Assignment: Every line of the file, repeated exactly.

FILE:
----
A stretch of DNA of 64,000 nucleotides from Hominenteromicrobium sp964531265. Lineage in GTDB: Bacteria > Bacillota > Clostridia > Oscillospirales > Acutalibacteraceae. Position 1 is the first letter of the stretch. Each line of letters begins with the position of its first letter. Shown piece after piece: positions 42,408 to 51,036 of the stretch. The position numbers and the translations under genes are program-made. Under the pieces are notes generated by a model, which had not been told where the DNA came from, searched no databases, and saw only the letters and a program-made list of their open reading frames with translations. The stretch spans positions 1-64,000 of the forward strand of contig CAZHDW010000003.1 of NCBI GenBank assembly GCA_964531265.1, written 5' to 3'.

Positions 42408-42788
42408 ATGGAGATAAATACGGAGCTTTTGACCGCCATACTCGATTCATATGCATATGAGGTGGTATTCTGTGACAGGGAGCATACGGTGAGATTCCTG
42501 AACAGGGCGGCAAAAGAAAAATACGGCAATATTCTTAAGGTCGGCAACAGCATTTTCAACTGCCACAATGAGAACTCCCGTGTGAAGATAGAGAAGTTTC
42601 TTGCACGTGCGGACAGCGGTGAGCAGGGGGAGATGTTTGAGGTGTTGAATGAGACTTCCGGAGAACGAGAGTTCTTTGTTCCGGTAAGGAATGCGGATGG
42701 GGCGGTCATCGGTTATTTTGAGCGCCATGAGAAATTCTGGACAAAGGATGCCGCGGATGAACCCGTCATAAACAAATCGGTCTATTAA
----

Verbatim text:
A stretch of DNA of 64,000 nucleotides from Hominenteromicrobium sp964531265. Lineage in GTDB: Bacteria > Bacillota > Clostridia > Oscillospirales > Acutalibacteraceae. Position 1 is the first letter of the stretch. Each line of letters begins with the position of its first letter. Shown piece after piece: positions 42,408 to 51,036 of the stretch. The position numbers and the translations under genes are program-made. Under the pieces are notes generated by a model, which had not been told where the DNA came from, searched no databases, and saw only the letters and a program-made list of their open reading frames with translations. The stretch spans positions 1-64,000 of the forward strand of contig CAZHDW010000003.1 of NCBI GenBank assembly GCA_964531265.1, written 5' to 3'.

Positions 42408-42788
42408 ATGGAGATAAATACGGAGCTTTTGACCGCCATACTCGATTCATATGCATATGAGGTGGTATTCTGTGACAGGGAGCATACGGTGAGATTCCTG
42501 AACAGGGCGGCAAAAGAAAAATACGGCAATATTCTTAAGGTCGGCAACAGCATTTTCAACTGCCACAATGAGAACTCCCGTGTGAAGATAGAGAAGTTTC
42601 TTGCACGTGCGGACAGCGGTGAGCAGGGGGAGATGTTTGAGGTGTTGAATGAGACTTCCGGAGAACGAGAGTTCTTTGTTCCGGTAAGGAATGCGGATGG
42701 GGCGGTCATCGGTTATTTTGAGCGCCATGAGAAATTCTGGACAAAGGATGCCGCGGATGAACCCGTCATAAACAAATCGGTCTATTAA